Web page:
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J Nucl Cardiol. 2010 Apr;17(2):188-96. doi: 10.1007/s12350-009-9159-9. Epub 2009 Dec 11.

Diagnostic and clinical benefit of combined coronary calcium and perfusion assessment in patients undergoing PET/CT myocardial perfusion stress imaging.

Author information

1
University of Missouri-Kansas City School of Medicine, Kansas City, MO, USA. Kbybee@cc-pc.com

Abstract

BACKGROUND:

A limitation of stress myocardial perfusion imaging (MPI) is the inability to detect non-obstructive coronary artery disease (CAD). One advantage of MPI with a hybrid CT device is the ability to obtain same-setting measurement of the coronary artery calcium score (CACS).

METHODS AND RESULTS:

Utilizing our single-center nuclear database, we identified 760 consecutive patients with: (1) no CAD history; (2) a normal clinically indicated Rb-82 PET/CT stress perfusion study; and (3) a same-setting CAC scan. 487 of 760 patients (64.1%) had subclinical CAD based on an abnormal CACS. Of those with CAC, the CACS was > or =100, > or =400, and > or =1000 in 47.0%, 22.4%, and 8.4% of patients, respectively. Less than half of the patients with CAC were receiving aspirin or statin medications prior to PET/CT imaging. Patients with CAC were more likely to be initiated or optimized on proven medical therapy for CAD immediately following PET/CT MPI compared to those without CAC.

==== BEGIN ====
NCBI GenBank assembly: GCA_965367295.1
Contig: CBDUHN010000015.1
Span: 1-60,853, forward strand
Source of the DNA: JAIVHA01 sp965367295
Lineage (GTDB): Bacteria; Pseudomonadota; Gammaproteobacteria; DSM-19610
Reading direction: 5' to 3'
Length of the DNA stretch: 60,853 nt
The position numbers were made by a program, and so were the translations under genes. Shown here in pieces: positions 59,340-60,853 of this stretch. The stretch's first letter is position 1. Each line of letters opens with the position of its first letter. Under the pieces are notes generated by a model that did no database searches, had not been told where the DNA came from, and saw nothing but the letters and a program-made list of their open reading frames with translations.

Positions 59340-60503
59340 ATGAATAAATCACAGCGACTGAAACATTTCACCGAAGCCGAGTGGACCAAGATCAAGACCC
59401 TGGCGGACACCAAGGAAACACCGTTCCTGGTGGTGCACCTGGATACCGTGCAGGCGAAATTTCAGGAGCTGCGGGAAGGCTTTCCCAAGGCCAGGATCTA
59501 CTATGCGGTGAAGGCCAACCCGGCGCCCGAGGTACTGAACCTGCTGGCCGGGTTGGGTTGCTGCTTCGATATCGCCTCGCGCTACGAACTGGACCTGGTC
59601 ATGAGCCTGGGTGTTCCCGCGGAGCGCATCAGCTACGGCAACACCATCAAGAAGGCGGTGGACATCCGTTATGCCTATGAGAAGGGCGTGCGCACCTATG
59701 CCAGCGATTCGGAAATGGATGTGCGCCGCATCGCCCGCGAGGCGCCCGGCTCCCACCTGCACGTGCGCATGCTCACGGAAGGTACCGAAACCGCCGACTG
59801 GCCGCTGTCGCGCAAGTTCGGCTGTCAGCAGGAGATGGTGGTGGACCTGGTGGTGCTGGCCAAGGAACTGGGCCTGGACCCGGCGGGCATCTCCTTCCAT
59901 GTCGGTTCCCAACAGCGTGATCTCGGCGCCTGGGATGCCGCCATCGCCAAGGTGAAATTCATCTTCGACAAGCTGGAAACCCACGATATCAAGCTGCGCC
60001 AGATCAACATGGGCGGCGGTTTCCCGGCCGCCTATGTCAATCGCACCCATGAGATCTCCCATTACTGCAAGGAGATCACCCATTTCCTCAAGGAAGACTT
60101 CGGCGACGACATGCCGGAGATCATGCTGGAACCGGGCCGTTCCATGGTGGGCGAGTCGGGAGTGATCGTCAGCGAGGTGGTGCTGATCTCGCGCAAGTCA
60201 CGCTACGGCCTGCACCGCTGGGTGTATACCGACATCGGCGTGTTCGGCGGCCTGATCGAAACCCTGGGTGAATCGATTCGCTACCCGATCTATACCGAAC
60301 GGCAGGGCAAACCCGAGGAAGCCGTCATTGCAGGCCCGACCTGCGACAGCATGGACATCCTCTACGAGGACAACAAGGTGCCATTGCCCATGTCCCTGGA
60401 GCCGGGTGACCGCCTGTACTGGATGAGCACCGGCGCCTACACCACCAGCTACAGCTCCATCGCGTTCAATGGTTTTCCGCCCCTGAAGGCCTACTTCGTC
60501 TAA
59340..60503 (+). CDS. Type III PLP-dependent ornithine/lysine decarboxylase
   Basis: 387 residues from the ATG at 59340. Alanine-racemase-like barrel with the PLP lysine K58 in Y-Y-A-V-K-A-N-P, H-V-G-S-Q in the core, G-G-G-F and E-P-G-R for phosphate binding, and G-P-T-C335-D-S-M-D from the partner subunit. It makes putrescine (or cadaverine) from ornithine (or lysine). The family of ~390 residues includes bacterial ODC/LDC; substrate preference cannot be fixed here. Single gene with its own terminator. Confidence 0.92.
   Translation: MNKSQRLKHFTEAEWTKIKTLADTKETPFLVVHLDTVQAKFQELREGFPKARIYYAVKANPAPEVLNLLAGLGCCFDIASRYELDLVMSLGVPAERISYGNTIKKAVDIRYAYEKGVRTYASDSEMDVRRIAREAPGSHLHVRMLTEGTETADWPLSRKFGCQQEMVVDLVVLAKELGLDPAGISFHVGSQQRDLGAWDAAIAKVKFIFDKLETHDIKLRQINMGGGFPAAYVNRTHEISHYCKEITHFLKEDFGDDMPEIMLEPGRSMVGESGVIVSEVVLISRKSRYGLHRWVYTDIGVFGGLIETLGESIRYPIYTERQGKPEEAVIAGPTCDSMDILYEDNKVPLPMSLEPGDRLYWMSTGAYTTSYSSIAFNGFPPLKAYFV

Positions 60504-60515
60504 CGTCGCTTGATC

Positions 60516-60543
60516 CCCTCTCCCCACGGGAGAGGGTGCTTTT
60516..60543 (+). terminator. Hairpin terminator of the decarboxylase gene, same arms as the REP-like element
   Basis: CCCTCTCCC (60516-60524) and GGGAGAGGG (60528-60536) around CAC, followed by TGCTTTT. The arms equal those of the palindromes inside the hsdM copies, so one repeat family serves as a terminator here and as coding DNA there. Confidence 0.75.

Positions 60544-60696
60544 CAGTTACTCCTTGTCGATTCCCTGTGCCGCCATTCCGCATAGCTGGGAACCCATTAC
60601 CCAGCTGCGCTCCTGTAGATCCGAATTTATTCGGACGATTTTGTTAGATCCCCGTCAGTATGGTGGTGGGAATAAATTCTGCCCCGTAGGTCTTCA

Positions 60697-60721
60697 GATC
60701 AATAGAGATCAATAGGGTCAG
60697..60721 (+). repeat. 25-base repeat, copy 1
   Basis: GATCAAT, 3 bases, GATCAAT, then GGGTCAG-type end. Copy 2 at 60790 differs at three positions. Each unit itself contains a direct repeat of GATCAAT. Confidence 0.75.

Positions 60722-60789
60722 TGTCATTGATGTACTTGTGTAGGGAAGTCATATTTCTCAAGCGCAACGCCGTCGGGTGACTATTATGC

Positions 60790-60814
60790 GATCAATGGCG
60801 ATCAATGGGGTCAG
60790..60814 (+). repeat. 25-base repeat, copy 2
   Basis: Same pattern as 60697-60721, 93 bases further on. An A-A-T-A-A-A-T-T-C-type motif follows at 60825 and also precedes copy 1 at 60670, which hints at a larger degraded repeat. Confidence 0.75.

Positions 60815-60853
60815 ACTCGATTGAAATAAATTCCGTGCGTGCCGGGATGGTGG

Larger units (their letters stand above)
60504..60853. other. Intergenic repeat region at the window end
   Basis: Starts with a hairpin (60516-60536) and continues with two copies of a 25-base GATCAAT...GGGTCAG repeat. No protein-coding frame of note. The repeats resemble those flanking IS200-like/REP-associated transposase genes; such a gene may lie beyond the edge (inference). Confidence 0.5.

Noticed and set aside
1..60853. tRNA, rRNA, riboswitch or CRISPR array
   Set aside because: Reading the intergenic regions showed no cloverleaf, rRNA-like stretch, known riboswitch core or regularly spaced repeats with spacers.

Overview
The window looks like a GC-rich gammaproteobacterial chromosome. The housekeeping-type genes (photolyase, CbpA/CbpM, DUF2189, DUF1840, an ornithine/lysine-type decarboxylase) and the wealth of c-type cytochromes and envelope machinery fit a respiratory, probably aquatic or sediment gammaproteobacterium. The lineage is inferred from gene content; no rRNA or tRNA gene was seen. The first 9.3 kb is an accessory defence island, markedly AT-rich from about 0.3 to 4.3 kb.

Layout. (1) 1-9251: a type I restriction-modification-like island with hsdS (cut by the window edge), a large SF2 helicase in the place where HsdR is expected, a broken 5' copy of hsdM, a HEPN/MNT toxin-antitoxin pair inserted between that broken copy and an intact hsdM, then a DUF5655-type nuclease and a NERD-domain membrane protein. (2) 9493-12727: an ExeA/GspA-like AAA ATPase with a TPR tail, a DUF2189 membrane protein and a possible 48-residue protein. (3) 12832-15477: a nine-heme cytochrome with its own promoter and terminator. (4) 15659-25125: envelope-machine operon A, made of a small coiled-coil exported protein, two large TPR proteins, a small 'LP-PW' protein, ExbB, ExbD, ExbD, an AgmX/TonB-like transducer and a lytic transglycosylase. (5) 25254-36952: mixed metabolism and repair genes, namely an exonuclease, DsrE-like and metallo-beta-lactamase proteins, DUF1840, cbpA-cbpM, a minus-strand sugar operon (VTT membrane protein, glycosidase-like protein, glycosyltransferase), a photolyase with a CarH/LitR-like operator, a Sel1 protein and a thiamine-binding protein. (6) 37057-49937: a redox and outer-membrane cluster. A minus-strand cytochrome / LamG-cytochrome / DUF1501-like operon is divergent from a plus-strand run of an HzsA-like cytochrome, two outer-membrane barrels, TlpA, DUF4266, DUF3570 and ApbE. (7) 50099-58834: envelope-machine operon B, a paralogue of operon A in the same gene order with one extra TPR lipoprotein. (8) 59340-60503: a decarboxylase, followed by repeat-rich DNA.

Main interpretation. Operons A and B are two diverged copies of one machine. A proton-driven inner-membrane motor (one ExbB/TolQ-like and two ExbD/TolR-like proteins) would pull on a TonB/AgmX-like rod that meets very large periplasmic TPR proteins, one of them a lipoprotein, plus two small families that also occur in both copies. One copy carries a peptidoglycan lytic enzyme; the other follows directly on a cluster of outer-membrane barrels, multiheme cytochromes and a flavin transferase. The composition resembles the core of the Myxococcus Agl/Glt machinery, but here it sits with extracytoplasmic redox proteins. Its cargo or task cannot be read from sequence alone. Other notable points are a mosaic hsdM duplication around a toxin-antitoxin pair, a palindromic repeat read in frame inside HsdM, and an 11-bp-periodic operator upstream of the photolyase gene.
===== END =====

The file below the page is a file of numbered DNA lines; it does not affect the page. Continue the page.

CONCLUSIONS:

Subclinical CAD is common in patients without known CAD and normal myocardial perfusion assessed by hybrid PET/CT imaging. Identification of CAC influences subsequent physician prescribing patterns such that those with CAC are more likely to be treated with proven medical therapy for the treatment of CAD.

PMID:
20012515
DOI:
10.1007/s12350-009-9159-9
[Indexed for MEDLINE]

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